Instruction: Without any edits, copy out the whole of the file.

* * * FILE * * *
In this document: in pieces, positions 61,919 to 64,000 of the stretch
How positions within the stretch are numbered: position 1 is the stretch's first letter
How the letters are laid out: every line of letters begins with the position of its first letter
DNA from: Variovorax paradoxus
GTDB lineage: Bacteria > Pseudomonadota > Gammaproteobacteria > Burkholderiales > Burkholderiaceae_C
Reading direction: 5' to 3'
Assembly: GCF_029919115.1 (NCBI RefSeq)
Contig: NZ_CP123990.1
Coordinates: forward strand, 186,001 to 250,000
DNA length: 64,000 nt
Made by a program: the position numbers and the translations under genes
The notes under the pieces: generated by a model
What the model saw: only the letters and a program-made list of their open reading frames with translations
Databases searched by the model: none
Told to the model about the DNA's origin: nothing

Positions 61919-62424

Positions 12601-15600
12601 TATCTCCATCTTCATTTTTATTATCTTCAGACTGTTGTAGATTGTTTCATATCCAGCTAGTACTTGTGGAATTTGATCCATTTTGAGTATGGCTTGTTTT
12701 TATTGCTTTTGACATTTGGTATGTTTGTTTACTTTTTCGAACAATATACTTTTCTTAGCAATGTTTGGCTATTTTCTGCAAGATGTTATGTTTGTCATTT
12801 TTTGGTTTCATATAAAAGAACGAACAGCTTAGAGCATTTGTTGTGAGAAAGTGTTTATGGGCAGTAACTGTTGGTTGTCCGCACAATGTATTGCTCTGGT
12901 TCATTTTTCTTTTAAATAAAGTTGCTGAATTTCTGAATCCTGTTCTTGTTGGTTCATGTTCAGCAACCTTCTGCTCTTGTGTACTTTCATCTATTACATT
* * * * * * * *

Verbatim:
In this document: in pieces, positions 61,919 to 64,000 of the stretch
How positions within the stretch are numbered: position 1 is the stretch's first letter
How the letters are laid out: every line of letters begins with the position of its first letter
DNA from: Variovorax paradoxus
GTDB lineage: Bacteria > Pseudomonadota > Gammaproteobacteria > Burkholderiales > Burkholderiaceae_C
Reading direction: 5' to 3'
Assembly: GCF_029919115.1 (NCBI RefSeq)
Contig: NZ_CP123990.1
Coordinates: forward strand, 186,001 to 250,000
DNA length: 64,000 nt
Made by a program: the position numbers and the translations under genes
The notes under the pieces: generated by a model
What the model saw: only the letters and a program-made list of their open reading frames with translations
Databases searched by the model: none
Told to the model about the DNA's origin: nothing

Positions 61919-62424

Positions 12601-15600
12601 TATCTCCATCTTCATTTTTATTATCTTCAGACTGTTGTAGATTGTTTCATATCCAGCTAGTACTTGTGGAATTTGATCCATTTTGAGTATGGCTTGTTTT
12701 TATTGCTTTTGACATTTGGTATGTTTGTTTACTTTTTCGAACAATATACTTTTCTTAGCAATGTTTGGCTATTTTCTGCAAGATGTTATGTTTGTCATTT
12801 TTTGGTTTCATATAAAAGAACGAACAGCTTAGAGCATTTGTTGTGAGAAAGTGTTTATGGGCAGTAACTGTTGGTTGTCCGCACAATGTATTGCTCTGGT
12901 TCATTTTTCTTTTAAATAAAGTTGCTGAATTTCTGAATCCTGTTCTTGTTGGTTCATGTTCAGCAACCTTCTGCTCTTGTGTACTTTCATCTATTACATT